by BODERRA JOE
Seeing the need for more creativity in t-shirt designs at IAIA, two enterprising studio arts seniors have designed their own t-shirts, using spray paint and stencil.
Looking at IAIA’s school t-shirts from an artistic perspective, Amanda Beardsley and Justus Benally found them dreary.
“We see the generic college font that basically just says the school’s name and year of establishment,” Beardsley said. “It is kind of boring and there could be a lot more room for exploration that promotes IAIA.”
According to bookstore manager, Guillermo Tilley, the designs on IAIA’s apparel in the bookstore are based upon the design criteria established by the Design Guide.
The guide mainly states what can and what cannot be done as far as designing apparels for IAIA. “Anything I sell out of the bookstore, has to fit the criteria of the Design Guide,” Tilley said.
Tilley pointed out a t-shirt in the bookstore with a student’s design on it, which was designed by Benally.
“Students have more liberty to design more creative, fun things because the college gives more liberty to explore that, more so than me because I’m supposed to be an official representative for the college,” Tilley said.
Students do have the freedom to introduce a new logo but if it were going to represent IAIA, they would have to get approval from Eric Davis, the director of marketing, Tilley said.
Students Already Exploring
In spring of 2013, Benally came up with an idea of spray painting shirts with stencils that he designed and cut out. Beardsley suggested that they both spray paint on t-shirts just for fun. Both had no intention of where the idea would go. But it brought them positive feedbacks from other students, especially on Benally’s Apache man stencil.
Beardsley’s process involves making stencils using the laser printer to cut out her designs. “The next thing, we started spray painting on more and more shirts,” Beardsley said.
“We found a spray paint with a new formula that removes almost all of the hazardous chemicals from spray paint, Artistic Acrylic Spray Paint.”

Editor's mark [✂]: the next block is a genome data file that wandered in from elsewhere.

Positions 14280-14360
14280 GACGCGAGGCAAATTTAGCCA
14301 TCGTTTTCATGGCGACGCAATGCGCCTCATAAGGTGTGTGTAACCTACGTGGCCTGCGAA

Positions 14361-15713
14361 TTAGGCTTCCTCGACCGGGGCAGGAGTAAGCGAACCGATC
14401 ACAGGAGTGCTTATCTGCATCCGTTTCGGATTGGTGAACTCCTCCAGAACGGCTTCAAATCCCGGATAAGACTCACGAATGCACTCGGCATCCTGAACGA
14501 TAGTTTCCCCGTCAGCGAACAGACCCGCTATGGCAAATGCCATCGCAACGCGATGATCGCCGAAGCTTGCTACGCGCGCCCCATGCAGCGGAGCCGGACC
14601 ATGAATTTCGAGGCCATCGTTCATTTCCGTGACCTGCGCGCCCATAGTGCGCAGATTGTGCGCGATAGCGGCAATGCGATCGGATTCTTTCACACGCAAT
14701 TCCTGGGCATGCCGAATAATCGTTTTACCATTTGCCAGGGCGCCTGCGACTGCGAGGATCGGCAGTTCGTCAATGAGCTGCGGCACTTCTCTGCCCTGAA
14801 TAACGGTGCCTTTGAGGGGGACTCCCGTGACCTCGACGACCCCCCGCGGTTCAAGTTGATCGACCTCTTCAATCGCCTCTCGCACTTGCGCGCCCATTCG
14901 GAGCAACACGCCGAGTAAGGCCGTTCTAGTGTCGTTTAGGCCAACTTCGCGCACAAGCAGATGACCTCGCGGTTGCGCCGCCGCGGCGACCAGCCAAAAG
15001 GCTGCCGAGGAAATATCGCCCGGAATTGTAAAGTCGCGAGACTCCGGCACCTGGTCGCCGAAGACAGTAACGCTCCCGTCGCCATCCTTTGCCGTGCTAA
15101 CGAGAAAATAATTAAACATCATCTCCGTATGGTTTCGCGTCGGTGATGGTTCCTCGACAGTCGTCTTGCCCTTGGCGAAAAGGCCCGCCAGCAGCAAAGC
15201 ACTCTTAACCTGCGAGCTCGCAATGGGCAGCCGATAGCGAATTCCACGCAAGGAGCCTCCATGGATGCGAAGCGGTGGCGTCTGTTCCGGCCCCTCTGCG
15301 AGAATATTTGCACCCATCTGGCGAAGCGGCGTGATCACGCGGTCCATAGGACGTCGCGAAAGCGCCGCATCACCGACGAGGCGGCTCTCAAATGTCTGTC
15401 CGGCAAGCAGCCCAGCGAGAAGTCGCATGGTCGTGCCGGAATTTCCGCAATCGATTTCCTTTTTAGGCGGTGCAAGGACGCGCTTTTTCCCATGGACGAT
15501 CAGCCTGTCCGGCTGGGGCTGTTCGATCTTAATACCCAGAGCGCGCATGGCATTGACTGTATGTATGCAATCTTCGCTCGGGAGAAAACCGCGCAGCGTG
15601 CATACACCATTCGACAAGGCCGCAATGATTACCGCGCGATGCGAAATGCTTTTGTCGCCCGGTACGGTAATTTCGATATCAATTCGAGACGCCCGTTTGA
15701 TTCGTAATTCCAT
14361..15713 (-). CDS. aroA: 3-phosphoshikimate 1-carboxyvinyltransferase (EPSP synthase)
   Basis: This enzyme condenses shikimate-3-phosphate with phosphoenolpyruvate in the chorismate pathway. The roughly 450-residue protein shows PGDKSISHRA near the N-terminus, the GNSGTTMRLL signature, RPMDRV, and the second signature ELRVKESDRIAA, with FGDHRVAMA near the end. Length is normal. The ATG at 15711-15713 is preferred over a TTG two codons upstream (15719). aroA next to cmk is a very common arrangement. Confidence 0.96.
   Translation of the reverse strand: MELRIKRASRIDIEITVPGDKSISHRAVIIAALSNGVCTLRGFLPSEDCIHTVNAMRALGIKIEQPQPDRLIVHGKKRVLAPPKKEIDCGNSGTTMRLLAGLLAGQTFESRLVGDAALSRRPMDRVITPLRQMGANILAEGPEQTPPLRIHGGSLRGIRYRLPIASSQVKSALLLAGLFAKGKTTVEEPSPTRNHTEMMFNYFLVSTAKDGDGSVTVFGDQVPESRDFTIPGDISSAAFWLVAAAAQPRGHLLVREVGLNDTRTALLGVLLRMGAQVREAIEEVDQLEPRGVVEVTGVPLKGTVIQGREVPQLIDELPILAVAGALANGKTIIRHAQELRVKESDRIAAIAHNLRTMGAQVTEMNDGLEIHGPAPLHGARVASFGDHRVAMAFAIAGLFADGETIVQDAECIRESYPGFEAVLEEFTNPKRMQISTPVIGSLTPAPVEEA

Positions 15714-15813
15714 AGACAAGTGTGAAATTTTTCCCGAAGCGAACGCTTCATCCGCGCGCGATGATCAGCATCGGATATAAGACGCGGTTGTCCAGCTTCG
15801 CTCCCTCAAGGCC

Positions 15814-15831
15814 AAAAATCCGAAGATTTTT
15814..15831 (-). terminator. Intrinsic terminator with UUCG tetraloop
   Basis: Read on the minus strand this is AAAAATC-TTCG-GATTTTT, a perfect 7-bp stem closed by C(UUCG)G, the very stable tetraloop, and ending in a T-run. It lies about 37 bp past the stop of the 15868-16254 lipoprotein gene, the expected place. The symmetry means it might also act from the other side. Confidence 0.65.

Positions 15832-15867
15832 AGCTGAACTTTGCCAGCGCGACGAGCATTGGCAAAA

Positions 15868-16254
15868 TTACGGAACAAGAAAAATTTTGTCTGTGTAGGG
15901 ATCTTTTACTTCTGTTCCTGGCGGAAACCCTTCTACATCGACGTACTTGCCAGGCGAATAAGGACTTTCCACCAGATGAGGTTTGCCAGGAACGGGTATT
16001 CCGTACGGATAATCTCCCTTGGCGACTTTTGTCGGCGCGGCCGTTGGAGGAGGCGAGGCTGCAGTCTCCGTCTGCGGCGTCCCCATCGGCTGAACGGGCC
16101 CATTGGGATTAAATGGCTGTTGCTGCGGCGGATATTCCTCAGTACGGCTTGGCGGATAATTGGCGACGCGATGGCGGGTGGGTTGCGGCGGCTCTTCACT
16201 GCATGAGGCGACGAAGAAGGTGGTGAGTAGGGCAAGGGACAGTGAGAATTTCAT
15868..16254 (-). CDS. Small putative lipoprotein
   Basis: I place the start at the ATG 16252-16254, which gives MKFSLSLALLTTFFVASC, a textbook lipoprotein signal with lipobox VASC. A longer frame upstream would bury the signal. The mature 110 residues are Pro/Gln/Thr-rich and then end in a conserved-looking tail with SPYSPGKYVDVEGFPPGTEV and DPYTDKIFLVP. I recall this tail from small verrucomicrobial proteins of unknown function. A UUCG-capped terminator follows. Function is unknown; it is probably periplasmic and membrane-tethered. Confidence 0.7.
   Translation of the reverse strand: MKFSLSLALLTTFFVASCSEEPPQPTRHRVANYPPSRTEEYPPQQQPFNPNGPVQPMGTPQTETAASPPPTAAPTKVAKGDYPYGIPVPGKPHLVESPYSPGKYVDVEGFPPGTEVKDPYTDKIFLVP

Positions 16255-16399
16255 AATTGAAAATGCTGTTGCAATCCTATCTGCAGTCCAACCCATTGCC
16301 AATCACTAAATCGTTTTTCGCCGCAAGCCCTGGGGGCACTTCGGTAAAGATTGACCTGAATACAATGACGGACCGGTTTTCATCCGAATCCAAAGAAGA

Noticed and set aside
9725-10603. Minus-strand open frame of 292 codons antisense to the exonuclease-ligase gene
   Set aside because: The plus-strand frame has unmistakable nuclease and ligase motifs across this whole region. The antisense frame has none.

The two do consider pitching ideas to the school about different t-shirt designs or designing something of their own, but haven’t done so yet.
“Instead, we just make our own, but we don’t put IAIA on our design. But we let all our customers know that they are original, hand-painted shirts.” Their shirts range from $12-$15.
In the bookstore, prices for beanies, sweatshirts, t-shirts (long or short sleeves), zip-front hoodie sweaters, and hats range from $12.50-$40.
Tilley considered window stickers but the cost is outrageous: “You think the simplest thing in the world wouldn’t cost $12 to $14.”
According to Tilley, students can sell self-designed shirts in the bookstore or any other types of art work such as paintings, sculptures, and so on. The most prevalent is jewelry and paintings. The students’ works are paid primarily on a consignment”“ 70/30 split, although that will change in the spring semester.
It’s Up to Us
Beardsley and Benally have suggested that IAIA should put out more calls for t-shirt designs.
“IAIA should have different shirts for the different degree programs because who doesn’t love shirts/apparel?” Beardsley said. “I also think that the students should also be more involved by getting their work out there.”
“I’m sure there are people on campus willing to hear our ideas, but it’s up to us to make it happen,” Beardsley added.